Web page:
Fly-keeping role hits new heights in Ulster final clash

IF this year’s Ulster final was a harbinger of things to come, then goalkeeping is transforming into something even more unrecognisable from the days of old.

The art of goalkeeping has already changed in recent years – short kick-outs, goalkeepers taking frees and all the rest of it – but Niall Morgan and Rory Beggan’s daredevil performances on Saturday had the watching audience wide-eyed with admiration.

For a more forensic analysis of exactly what transpired at Croker, we’ve touched base with renowned goalkeeping coach Liam Swift (a Monaghan native who has past experience working with the Fermanagh men’s team as well as the Tyrone, Monaghan and Dublin ladies’ teams).

An obvious place to start is the first half, and the intelligent deployment of Tyrone custodian Niall Morgan in the half-back line for Rory Beggan’s restarts, a move that undoubtedly unsettled his opposition counterpart.

Swift said: “It was a masterstroke by the Tyrone backroom team, I’d rewatched the Fermanagh-Monaghan game and you could see what Fermanagh were doing to Monaghan on the press.

“It got him so frustrated that a couple of times the referee had to throw up the ball because he couldn’t decide where to kick the ball out.

“We all know Rory likes to kick out to the number 10 or 12 position, so blocking that channel off did frustrate him.

“If you look at the statistics, Monaghan only won 60 percent of their own kick-outs which by any standard is poor. When Tyrone played Donegal, Niall actually did the same thing, it just wasn’t highlighted as much – Shaun Patton has a long booming kick-out and Niall was there was an extra defender when Tyrone decided to press high.”

Swift also noted that Morgan is definitely availing of the fact that Tyrone have two midfield players well over six foot to launch the ball towards, namely Brian Kennedy and Conn Kilpatrick. Rory Beggan attempted to counter-act that in the middle by leaving his station in the second-half.

“Again you could go down the stats route, Niall had a 100 percent record on his short kick-outs and 79 percent on his long kick-outs.

“In previous years, Tyrone tended to go short, but now he has so many options in midfield. Rory came out to the middle in the second half, but it’s not the first time he’s done that, he was an extra outlet against Armagh in midfield and he was very effective. If you have a ‘keeper who is capable of playing out the field, it’s a bonus as not all keepers are capable of doing that.”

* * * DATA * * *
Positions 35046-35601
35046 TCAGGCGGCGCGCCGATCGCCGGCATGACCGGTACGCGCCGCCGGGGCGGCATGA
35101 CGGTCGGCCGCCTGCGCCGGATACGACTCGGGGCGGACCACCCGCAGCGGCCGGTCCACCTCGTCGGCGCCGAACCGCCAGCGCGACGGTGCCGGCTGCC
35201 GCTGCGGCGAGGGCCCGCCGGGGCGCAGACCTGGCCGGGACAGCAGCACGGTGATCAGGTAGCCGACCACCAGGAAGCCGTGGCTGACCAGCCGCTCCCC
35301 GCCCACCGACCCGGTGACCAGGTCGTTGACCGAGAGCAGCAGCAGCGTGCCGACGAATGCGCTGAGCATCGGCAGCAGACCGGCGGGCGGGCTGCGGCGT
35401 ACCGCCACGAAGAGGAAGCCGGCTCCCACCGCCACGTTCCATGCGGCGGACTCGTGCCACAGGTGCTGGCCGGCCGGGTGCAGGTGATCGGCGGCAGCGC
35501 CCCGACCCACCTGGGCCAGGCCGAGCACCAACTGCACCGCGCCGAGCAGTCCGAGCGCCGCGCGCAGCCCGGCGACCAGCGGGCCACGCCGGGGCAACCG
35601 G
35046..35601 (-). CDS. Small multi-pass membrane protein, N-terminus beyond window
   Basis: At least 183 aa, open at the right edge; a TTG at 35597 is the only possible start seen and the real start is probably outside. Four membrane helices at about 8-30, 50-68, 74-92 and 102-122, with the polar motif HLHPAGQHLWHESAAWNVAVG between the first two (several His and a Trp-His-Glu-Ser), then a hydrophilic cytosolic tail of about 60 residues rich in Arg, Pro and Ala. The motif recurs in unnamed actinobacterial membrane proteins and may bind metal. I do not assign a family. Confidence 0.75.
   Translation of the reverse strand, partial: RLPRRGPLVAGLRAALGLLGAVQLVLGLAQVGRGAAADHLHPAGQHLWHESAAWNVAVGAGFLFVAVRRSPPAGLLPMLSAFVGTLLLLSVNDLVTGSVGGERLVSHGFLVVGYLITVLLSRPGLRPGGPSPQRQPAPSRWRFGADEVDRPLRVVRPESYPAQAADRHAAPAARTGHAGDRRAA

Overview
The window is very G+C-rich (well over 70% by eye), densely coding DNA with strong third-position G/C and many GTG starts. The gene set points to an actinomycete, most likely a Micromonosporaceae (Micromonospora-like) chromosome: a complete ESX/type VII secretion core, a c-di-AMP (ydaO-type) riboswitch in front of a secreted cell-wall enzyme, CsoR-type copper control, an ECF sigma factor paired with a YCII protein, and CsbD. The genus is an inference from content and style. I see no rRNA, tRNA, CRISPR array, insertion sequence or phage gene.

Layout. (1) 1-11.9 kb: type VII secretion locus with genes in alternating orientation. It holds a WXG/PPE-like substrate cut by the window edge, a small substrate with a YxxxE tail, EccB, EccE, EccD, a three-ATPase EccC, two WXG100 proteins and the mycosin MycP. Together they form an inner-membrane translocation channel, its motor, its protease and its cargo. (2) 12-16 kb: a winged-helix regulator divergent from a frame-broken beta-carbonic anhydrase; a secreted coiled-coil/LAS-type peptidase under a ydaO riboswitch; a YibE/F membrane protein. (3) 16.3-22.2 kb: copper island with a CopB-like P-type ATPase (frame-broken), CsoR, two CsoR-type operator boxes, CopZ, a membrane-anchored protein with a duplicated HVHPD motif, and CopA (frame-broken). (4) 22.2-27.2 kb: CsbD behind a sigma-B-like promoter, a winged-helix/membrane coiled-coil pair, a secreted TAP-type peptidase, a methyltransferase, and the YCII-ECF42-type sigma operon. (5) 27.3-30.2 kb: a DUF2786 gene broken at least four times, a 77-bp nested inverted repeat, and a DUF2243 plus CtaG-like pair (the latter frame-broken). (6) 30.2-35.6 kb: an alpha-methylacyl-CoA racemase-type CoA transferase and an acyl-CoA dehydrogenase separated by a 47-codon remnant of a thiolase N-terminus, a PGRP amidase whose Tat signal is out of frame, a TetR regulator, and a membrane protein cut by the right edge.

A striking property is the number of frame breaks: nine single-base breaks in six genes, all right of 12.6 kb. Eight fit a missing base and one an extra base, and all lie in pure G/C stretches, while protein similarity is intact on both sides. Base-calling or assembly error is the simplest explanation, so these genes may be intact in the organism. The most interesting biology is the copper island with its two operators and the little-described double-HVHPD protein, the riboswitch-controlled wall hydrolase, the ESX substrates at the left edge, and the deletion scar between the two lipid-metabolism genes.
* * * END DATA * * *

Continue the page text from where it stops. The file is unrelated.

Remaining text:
While Beggan was lauded for his performance on Saturday, he was almost caught out when Conor McKenna flicked the ball on to Mattie Donnelly from a Tyrone kick-out. Beggan was behind the action but made a miraculous recovery to dispossess the two-time All-Star. Swift accepts that leaving their goal leaves ‘keepers open to blunders.

“I hate saying this because of the goalkeepers’ union, but eventually a mistake will pop up. Then it’ll be highlighted and the fly-keeper topic will enter the conversation again. It’s a tricky one but to be honest I think it’s brilliant the way the goalkeeper position is evolving, even though it puts more workload on the poor goalkeeping coach.”

Beggan scored two frees from way out the park on Saturday, and it’s remarkable how much distance he gets despite having such a languid kicking style. He’s worked on his game, but Swift believes natural talent undoubtedly plays a role.

“I did a goalkeeping camp in Clontibret about nine or 10 years ago, and I asked Rory to come down to it. I’ve got the video on my phone of Rory doing his kicking, and it hasn’t changed from that day until now. His technique is so relaxed, it’s the same technique as if he’s kicking the ball 20 or 60 yards.

“To me it’s a natural talent, he just has it. He does work hard, I know when he started he used to kick across the pitch, not up and down the pitch. He didn’t use the tee at the start as well, but he changed that and he gets perfect contact with the ball. It’s just so relaxed, he never forces things.”

As for any other observations, Swift was a bit surprised by how much space his native county afforded the Tyrone players in the first half.

“I suppose it’s something that’s been highlighted already, Monaghan kinda stood off Tyrone in the first half which to me was surprising, and no doubt ‘Banty’ had the hatchet out at half-time.

“When the intensity picked up they played a lot better and that they at least deserved a draw to get into extra time. In the second half Monaghan’s tackle count was a lot higher. But even though we lost, what a game to witness, and watching Niall and Rory was brilliant, they’re definitely two of the best in the country.”

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